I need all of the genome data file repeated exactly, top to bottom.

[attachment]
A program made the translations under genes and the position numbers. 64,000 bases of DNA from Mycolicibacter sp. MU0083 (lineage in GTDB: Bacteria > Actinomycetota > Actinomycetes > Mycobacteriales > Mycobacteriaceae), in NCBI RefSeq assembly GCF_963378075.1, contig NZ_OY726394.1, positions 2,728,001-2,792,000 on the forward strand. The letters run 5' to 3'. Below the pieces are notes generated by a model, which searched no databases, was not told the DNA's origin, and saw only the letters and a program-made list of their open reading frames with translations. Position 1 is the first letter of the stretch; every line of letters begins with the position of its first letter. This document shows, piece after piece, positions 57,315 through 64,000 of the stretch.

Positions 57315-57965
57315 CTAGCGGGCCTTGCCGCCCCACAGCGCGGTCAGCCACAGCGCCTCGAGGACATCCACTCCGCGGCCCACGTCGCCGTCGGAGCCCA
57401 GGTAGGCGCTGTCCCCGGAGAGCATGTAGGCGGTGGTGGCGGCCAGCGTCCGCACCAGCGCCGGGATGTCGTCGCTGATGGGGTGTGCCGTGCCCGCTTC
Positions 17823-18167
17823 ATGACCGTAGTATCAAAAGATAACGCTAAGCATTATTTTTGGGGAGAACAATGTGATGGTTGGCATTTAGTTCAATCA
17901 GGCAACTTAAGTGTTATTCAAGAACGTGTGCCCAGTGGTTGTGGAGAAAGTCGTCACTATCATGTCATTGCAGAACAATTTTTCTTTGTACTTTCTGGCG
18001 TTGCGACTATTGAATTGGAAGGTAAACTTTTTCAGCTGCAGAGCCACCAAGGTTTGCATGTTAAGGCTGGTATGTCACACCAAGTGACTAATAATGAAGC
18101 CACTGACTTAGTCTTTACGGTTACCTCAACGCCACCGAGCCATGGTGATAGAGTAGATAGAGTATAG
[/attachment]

A program made the translations under genes and the position numbers. 64,000 bases of DNA from Mycolicibacter sp. MU0083 (lineage in GTDB: Bacteria > Actinomycetota > Actinomycetes > Mycobacteriales > Mycobacteriaceae), in NCBI RefSeq assembly GCF_963378075.1, contig NZ_OY726394.1, positions 2,728,001-2,792,000 on the forward strand. The letters run 5' to 3'. Below the pieces are notes generated by a model, which searched no databases, was not told the DNA's origin, and saw only the letters and a program-made list of their open reading frames with translations. Position 1 is the first letter of the stretch; every line of letters begins with the position of its first letter. This document shows, piece after piece, positions 57,315 through 64,000 of the stretch.

Positions 57315-57965
57315 CTAGCGGGCCTTGCCGCCCCACAGCGCGGTCAGCCACAGCGCCTCGAGGACATCCACTCCGCGGCCCACGTCGCCGTCGGAGCCCA
57401 GGTAGGCGCTGTCCCCGGAGAGCATGTAGGCGGTGGTGGCGGCCAGCGTCCGCACCAGCGCCGGGATGTCGTCGCTGATGGGGTGTGCCGTGCCCGCTTC
Positions 17823-18167
17823 ATGACCGTAGTATCAAAAGATAACGCTAAGCATTATTTTTGGGGAGAACAATGTGATGGTTGGCATTTAGTTCAATCA
17901 GGCAACTTAAGTGTTATTCAAGAACGTGTGCCCAGTGGTTGTGGAGAAAGTCGTCACTATCATGTCATTGCAGAACAATTTTTCTTTGTACTTTCTGGCG
18001 TTGCGACTATTGAATTGGAAGGTAAACTTTTTCAGCTGCAGAGCCACCAAGGTTTGCATGTTAAGGCTGGTATGTCACACCAAGTGACTAATAATGAAGC
18101 CACTGACTTAGTCTTTACGGTTACCTCAACGCCACCGAGCCATGGTGATAGAGTAGATAGAGTATAG